“That ‘George Orwell’ changed his name to George indicates how insistently he swam against the tide,” Professor Green says; but I think he has forgotten that poor George’s real name was Eric—in England, a name associated with the worst sort of smugness. I won’t quarrel over Sherlock Holmes, who did take drugs and did play the fiddle, but I can’t believe that that ramshackle old barrel G.K. Chesterton was one of the “dandies in flight from dandyism” and that in “the assertively dowdy figure of Father Brown” he created “a dowdy dandy of the mind”: not only do I believe that Chesterton’s motives were much humbler than that, but I mistrust arguments in which awkward obstructions are cleared away by verbal tactics and strategies. That T.S. Eliot (vulgarly known as “Tom”) should have run a dandy branch in conjunction with religion seems unacceptable too—in fact, quite laughable, considering the severity of his verse and critical writing, to say nothing of his wish to look like a bank clerk.

That there were dandies aplenty in England then, as there have always been, nobody will deny, but to build a theory on them means that one must either distort the character and writing of many who weren’t, so as to fit them in, or leave them out because they are too difficult to fit. I don’t think the Sitwells will mean much to posterity, but I think that E.M. Forster, Wyndham Lewis, Roy Campbell, and Auden may mean a great deal, and that by refusing to let them affect his argument Professor Green shows too much frivolity.

But what has puzzled me more than anything is Professor Green’s passion for Evelyn Waugh. He believes Waugh was the comic genius of the century (George Bernard is dismissed as a mere dandy who “encouraged the British mind to a distrust and dislike of seriously emotional and seriously rebellious and seriously unhappy people”) and devotes numerous pages to his life and work. I think it brave of the professor to have such a bent, in view of his sympathy with the New Left, with D. H. Lawrence, with Dr. Leavis, and with everything else that Waugh detested, and the strongest reason I can find for his liking is that though Waugh came out of the dandy stable he turned into a pugnacious and formidable critter before very long. Professor Green likes him as such—“outrageous” and “incisive”—and regrets the Wordsworthian switch that Waugh made in his later novels, when he asked us to admire kindly old Roman Catholic gentlemen and the honorable decency of the officers mess. He thinks the earlier novels—Decline and Fall, Vile Bodies, Black Mischief, Put Out More Flags—are the best because they are the most scandalous, and he argues that Waugh is only first-rate Waugh when he is scandalous.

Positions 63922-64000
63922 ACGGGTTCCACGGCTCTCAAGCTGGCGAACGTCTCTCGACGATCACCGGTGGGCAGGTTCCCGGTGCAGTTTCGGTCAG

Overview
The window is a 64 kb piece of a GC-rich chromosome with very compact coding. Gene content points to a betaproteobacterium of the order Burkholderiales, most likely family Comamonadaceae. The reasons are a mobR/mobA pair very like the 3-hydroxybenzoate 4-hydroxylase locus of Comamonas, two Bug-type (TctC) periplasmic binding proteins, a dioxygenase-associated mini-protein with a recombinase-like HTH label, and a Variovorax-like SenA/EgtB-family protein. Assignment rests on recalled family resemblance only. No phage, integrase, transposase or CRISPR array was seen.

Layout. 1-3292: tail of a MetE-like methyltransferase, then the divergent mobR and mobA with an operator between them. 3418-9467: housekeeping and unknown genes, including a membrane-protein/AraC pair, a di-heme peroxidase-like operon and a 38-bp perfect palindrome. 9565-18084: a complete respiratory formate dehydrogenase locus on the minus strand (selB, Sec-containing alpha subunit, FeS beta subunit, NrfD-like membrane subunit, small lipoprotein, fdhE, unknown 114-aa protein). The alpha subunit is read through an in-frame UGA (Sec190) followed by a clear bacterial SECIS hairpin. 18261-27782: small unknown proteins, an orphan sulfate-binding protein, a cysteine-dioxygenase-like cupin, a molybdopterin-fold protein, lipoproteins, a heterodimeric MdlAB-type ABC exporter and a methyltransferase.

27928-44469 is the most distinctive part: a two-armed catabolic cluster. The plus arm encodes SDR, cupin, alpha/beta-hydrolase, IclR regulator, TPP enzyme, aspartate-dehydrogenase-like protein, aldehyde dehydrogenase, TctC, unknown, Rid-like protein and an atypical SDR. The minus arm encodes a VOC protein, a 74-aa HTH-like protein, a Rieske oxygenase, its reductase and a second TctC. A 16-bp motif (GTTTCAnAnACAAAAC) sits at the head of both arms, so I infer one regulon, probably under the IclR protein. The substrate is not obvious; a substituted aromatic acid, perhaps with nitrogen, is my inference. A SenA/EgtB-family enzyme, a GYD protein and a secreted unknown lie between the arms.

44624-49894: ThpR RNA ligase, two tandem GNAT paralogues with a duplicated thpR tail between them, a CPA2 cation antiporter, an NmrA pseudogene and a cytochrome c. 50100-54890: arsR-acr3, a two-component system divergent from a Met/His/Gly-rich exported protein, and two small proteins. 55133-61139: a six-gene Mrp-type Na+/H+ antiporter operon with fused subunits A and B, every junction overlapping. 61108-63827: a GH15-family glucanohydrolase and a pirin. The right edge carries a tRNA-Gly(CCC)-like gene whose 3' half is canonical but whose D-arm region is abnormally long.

He and we under his influence take far more acute, perceptive, wide-and deep-spreading pleasure in the opposite types, the brilliant, the audacious, the unreliable, the elegant, the outrageous, and in the things they do that affront dullness and decency.